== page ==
Thursday June 14, 2012 – I’m on a train

…  I can’t complain. Who knew Nirvana were supporters of mass transit?

I’m on the train to Yekaterinburg. This is the first leg of the Trans-Siberian Express, although technically we’re not in Siberia yet. Our berth is cramped but efficiently organized; the back rest folds down into a mattress-bed, where I spent a reasonably well-rested night after I decided that if I could sleep through the pitching of the train car and the roar of the tracks, I could also sleep through the snoring, smoke-smelling Russian man lying across from me. The countryside outside the window looks a bit like southern Ontario, except more expansive, and every kilometer or so there’s another village of wooden houses, every one with a garden. These are often log cabins (I saw one being built) and apparently many Russians have them as summer homes where they escape to on the weekend.

This blog has remained un-updated for some time, but not through lack of effort, due to my Linux system, Joli OS, hanging and freezing. After 9 days of this I’d had enough and downloaded another Linux system, Kubuntu. It meant erasing the data on my hard drive, including my carefully-kept expenses spreadsheet and two blog entries. But Kubuntu worked for even less time: it started freezing, and the famous IT Crowd catchphrase, “Have you tried turning it off and on again?” did nothing.

When I was still able to go online and look for help, the solutions involved pages of debate about programming, different terminal commands which I tried and which invariably gave me the answer “Can’t find program”. DIY software is like DIY bike repair – the access it provides is for people who are sufficiently educated beforehand and have the time and energy spent to fix the problems. Windows is bloated and evil, sure, but it works. Inefficiently and with viruses – but it gets tested and distributed widely enough, and enough netbooks are designed to run it, that for basic things it’s fine. Of all people, I should have known better than to believe the software nowtopians. God I miss my Macbook Pro.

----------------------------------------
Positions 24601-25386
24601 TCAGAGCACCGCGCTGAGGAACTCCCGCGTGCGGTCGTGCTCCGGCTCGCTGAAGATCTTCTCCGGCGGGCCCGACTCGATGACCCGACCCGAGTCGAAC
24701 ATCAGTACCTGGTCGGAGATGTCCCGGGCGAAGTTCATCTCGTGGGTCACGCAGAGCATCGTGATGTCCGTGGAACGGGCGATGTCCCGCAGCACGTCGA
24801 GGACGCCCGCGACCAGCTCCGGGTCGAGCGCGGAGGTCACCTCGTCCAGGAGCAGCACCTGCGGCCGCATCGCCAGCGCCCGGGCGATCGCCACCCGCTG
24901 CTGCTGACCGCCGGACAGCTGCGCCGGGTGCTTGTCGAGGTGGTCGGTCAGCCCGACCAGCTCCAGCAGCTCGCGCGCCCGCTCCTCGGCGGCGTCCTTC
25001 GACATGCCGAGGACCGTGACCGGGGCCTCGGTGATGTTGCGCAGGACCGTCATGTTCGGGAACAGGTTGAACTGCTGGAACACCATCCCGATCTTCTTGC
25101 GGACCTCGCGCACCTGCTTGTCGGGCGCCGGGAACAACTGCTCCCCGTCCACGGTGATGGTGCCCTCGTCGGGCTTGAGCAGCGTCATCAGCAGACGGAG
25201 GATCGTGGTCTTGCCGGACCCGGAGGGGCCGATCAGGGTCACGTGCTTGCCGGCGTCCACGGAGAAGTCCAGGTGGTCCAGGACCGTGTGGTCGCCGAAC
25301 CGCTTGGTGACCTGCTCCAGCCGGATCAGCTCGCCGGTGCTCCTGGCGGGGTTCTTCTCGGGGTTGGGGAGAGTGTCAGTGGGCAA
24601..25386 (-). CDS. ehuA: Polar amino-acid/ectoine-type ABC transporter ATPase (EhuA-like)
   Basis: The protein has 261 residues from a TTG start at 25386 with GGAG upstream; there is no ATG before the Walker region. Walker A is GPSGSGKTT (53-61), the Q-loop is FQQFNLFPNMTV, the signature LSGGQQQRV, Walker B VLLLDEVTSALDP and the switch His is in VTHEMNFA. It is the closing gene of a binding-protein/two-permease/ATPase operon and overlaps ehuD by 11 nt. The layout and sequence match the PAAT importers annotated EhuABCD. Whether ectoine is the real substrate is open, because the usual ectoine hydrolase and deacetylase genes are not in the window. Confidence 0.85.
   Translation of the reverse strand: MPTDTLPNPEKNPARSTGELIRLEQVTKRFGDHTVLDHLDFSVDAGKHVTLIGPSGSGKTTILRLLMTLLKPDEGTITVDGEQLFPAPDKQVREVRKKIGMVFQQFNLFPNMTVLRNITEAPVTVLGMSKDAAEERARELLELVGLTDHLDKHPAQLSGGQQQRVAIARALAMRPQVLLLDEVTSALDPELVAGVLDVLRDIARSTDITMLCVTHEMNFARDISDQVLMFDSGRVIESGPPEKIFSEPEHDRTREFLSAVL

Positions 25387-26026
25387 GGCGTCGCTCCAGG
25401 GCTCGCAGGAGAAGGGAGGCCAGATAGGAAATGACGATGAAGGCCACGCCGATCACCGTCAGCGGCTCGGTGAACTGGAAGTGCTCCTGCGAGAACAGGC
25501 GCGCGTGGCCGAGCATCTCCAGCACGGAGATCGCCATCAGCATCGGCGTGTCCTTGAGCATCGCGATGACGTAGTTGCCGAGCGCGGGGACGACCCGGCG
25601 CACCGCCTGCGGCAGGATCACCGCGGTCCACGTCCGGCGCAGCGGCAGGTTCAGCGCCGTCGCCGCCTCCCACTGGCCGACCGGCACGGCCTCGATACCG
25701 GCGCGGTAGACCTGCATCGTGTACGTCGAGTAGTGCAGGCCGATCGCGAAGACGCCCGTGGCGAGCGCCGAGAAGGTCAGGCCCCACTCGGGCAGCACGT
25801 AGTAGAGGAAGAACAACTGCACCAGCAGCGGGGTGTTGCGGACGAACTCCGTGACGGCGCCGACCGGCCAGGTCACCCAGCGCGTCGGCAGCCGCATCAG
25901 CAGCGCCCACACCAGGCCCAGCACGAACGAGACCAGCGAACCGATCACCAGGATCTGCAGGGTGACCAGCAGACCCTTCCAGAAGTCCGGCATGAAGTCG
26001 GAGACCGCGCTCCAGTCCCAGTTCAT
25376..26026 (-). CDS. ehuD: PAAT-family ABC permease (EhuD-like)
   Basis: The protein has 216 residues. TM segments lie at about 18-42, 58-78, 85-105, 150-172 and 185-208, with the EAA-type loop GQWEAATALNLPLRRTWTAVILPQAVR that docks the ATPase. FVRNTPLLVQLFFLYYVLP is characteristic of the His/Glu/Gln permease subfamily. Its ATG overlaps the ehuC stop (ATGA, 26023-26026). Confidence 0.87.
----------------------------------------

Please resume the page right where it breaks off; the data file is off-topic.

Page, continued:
In Yekaterinburg, I expect to pose for a photo where the Tsar and his family were shot by the Bolsheviks – the executions of murderous, royal parasites who let their people starve for centuries while they lived in unimaginable luxury, do not move me to tears. I’ll try to learn a few more Russian words, despite my apparent inability to remember any no matter how many times I say/read them. This still feels like a holiday rather than a relocation. Once I get a job offer in Korea, it will be hard to accept that I won’t see my friends for a while. I do hope you keep in touch and maybe even visit.


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